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Please use this identifier to cite or link to this item: http://hdl.handle.net/10561/681

Title: グローバル化する人の移動と高福祉国家ノルウェーの対応 -移民・難民増に人道主義はどこまで耐えられるのか-
Other Titles: Can Norway sustain its humanitarian political ideals and welfare society in the era of globalised migration?-A report from Oslo
Author: 河野, 健一
Author's alias: KOHNO, Kenichi
Issue Date: 17-Dec-2010
Publisher: 長崎県立大学
Shimei: 研究紀要
Volume: 11
Start page: 145
End page: 159
ISSN: 1883-8111
Abstract: Norway has long been renowned for its open and liberal political tradition and high standard of welfare services. With vast export revenue from oil and gas produced in the North Sea offshore fields and its rather small population of less than five million, the Nordic country is the richest in the world in terms of GDP per capita. Since the 1970s Norway has generously opened it door to asylum seekers and refugees, and also admitted into its labour market foreign workers of both European and non-western origin. However, the country now faces a difficult task of how to coordinate its highly developed welfare system and the continuous influx of disproportionally large number of refugees and migrant workers. The eruption of ethnic/tribal conflicts in the former Yugoslavia, Asia and Africa has dramatically increased the exodus of refugees to Europe including Norway. The wars in Afghanistan and Iraq have forced Oslo to accept a wave of refugees, and have thus added the burden on its welfare budget. Though Norway is not a member of the European Union, it constitutes a common market with the EU which is called the European Economic Area (EEA). The expansion of the EU has given the citizens of the new member states in Central and Eastern Europe the opportunity to live and work in Norway which boasts a high standard of welfare services. Norway is also the destination for many would-be migrant workers from Africa, the Middle East, Asia, the CIS and South America. Owing to these two major causes, the number of immigrants in Norway has doubled over the past 13 years and reached approximately 460,000 or nearly 10% of the total population. Immigrants are concentrated in major cities, and in Oslo people of foreign origin occupy about one third of the registered residents. This drastic change of population structure has incurred social and political repercussions. The Progress Party was established in 1973 as an anti-tax protest group. It steadily gained support since the late 1980s, and has become the second largest party in the Strintinget (Parliament). Though the Progress Party is isolated by other parties and excluded from the coalition, its manifesto for the general election in September 2009 to cut down the influx of refugees to 100 and introduce stricter immigration restrictions succeeded to collect considerable popular support and has increased its seats. Can Norway cope with the heavy burden of globalised migration and sustain its humanitarian ideals and liberal political culture? In search of answers I took a study tour to Oslo in September 2010. While in Oslo, I met government officials, an adviser to the Progress Party on immigration policy, journalists, an expert researcher and the representatives of refugee and immigrant organisations. The following offers a brief summary of my findings and conclusions;(1)Though the government strengthened the regulations on asylum seekers and unskilled workers from outside the EEA, the goal of its immigration policy remains to regard newcomers as people with equal rights and to help them participate in society. This inclusive approach has proven to be effective in encouraging the newly arrived to adjust themselves to Norwegian society and way of life. This is particularly successful in the education of children and adults’ participation in the labour market. (2)The government and the trade unions cautiously observe the labour market. Unlike many other advanced countries, there exists no cheap wage work or social dumping in Norway. This prevents the exploitation of immigrants and the formation of a new poor class, and thus contributes to foster good inter-ethnic relations. (3)Though Norway’s fertility rate is higher than those of many other European countries, the population is still aging. Norway’s immigration policy includes a strategic aim of mitigating the aging of the population in order to maintain a high level of energy among its citizens. Actually, many talented second generation immigrants have come to identify themselves as mainstream Norwegian citizens and candidates of members of the upper middle class. (4)There are many things Japan can learn from Norway’s immigration policy. We have to establish and employ a strategy towards the future of our society.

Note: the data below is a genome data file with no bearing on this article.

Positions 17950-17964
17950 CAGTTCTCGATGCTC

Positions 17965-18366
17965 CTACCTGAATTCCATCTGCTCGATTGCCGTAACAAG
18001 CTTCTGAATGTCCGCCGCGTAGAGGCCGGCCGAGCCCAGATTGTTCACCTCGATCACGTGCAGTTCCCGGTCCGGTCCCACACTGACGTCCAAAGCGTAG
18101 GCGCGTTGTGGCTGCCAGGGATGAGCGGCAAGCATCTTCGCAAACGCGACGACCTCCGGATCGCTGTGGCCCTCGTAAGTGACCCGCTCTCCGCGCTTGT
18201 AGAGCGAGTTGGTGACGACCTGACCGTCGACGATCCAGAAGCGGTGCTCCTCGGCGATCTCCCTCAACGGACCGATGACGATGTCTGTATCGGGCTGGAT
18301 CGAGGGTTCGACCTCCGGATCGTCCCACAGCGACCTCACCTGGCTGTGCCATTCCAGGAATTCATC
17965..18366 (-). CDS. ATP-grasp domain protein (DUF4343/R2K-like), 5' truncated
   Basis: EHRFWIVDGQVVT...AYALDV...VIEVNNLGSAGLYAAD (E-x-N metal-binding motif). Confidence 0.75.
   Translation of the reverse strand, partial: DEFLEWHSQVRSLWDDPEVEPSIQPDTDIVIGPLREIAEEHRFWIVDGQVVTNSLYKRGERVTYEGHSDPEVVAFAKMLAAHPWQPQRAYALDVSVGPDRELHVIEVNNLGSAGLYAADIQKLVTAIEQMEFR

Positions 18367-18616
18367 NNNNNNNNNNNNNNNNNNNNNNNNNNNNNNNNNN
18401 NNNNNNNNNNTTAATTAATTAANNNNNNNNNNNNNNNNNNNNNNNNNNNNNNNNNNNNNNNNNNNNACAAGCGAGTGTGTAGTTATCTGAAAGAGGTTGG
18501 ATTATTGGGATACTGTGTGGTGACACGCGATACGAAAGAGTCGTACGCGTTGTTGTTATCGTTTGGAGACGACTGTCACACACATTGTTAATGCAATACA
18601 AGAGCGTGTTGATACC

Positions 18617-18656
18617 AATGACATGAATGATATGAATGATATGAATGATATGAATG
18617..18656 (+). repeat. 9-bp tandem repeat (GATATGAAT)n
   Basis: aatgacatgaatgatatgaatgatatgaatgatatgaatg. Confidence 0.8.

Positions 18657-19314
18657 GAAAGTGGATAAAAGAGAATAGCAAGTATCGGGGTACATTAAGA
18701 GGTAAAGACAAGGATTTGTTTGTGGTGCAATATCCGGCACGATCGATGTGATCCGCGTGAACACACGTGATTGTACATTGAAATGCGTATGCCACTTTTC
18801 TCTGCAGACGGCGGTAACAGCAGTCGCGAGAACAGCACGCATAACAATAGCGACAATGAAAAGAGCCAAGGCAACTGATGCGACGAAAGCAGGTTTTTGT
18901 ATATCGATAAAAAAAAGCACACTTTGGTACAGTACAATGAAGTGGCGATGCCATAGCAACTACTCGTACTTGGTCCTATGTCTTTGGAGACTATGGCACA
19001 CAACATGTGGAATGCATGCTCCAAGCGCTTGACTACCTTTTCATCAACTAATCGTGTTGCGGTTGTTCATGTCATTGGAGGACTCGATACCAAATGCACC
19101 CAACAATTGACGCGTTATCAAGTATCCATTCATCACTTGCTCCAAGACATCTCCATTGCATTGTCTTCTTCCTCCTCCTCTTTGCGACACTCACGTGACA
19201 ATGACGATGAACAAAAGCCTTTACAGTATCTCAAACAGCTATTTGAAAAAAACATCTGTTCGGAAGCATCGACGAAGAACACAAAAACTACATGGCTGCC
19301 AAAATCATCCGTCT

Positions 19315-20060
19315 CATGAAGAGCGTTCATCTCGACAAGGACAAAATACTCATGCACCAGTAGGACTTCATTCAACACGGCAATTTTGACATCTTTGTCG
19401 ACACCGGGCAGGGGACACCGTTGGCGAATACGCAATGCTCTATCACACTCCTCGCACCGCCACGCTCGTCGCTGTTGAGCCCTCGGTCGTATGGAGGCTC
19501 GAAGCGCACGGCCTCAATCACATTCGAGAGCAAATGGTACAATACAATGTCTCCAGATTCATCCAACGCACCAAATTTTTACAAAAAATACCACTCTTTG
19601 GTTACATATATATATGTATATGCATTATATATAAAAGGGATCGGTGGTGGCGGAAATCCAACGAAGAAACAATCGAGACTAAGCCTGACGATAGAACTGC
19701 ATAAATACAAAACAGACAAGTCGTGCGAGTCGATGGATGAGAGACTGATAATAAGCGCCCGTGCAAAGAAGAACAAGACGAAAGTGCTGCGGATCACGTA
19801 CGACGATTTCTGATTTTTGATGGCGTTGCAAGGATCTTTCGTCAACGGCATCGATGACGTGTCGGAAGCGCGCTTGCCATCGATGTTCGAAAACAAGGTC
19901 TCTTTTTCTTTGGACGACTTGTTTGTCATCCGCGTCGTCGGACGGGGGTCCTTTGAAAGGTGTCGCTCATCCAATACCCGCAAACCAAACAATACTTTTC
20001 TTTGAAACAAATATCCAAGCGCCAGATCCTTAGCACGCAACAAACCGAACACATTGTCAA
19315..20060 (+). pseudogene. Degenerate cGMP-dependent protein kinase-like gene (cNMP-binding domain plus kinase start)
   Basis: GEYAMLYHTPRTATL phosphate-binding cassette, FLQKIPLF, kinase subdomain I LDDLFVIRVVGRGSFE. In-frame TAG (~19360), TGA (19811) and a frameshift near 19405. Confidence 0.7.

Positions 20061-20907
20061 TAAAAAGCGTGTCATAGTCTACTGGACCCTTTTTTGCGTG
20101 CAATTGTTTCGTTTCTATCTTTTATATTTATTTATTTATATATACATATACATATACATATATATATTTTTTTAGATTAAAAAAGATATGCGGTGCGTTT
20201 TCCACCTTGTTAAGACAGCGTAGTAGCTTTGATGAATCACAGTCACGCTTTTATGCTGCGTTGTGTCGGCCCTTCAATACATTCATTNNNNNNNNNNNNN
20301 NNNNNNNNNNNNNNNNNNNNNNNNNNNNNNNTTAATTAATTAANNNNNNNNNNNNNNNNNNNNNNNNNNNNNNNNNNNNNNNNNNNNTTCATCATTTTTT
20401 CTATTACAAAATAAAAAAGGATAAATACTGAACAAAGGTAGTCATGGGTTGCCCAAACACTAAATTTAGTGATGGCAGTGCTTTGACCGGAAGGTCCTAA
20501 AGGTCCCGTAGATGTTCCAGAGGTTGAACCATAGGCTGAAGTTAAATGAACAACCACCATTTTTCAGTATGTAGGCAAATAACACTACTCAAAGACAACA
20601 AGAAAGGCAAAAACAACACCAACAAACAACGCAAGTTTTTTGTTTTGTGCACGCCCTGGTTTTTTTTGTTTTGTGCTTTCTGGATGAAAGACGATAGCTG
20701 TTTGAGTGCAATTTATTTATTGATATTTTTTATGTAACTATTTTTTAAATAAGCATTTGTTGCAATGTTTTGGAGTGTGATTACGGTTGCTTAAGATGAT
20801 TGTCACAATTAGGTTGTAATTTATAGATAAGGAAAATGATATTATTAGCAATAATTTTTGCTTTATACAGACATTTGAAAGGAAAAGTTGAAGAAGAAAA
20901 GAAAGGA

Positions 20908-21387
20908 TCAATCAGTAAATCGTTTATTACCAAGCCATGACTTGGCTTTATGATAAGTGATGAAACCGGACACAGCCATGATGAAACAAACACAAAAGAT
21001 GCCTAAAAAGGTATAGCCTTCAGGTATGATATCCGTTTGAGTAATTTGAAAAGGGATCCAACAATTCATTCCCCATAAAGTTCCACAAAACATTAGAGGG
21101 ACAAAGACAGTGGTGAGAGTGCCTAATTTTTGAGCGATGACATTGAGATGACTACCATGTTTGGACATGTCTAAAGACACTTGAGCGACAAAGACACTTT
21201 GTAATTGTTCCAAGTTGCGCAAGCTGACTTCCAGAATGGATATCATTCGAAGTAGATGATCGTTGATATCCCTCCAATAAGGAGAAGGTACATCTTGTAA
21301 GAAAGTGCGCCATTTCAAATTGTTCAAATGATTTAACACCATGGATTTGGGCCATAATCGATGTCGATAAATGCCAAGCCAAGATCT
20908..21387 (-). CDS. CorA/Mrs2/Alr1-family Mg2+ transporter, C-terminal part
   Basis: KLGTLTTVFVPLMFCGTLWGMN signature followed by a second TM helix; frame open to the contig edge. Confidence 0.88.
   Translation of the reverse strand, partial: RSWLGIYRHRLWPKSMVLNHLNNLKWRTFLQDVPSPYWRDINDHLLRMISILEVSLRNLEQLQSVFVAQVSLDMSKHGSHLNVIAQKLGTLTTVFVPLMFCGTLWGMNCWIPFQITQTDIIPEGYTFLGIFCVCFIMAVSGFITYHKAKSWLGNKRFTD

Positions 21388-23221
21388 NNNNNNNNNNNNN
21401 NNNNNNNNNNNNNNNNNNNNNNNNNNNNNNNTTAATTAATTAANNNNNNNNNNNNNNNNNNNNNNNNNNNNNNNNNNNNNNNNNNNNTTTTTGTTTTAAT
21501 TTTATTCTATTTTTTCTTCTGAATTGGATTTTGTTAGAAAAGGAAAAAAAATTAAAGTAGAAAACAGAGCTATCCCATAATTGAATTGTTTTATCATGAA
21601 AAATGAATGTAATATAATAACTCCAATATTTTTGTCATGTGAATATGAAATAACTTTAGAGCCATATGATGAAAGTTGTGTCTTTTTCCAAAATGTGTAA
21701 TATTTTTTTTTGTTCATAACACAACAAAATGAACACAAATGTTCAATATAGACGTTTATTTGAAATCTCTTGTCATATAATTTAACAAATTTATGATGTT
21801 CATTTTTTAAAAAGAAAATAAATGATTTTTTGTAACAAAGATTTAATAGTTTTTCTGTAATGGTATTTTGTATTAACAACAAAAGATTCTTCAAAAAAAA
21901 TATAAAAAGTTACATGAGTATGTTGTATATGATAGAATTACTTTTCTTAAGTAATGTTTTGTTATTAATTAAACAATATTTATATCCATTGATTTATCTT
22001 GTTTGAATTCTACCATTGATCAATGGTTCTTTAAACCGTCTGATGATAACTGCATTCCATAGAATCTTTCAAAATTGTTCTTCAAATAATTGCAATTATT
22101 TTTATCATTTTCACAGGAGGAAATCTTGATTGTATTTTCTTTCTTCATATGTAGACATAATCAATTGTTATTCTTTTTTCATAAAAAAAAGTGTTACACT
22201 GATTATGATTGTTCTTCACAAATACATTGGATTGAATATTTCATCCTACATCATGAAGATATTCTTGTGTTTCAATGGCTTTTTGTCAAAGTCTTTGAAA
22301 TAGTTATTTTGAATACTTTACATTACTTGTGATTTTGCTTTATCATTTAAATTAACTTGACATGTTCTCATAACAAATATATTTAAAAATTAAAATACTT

Keywords: refugees, immigrants, equality, diversity, individuality, social participation, social inclusion, mainstream
URI: http://hdl.handle.net/10561/681
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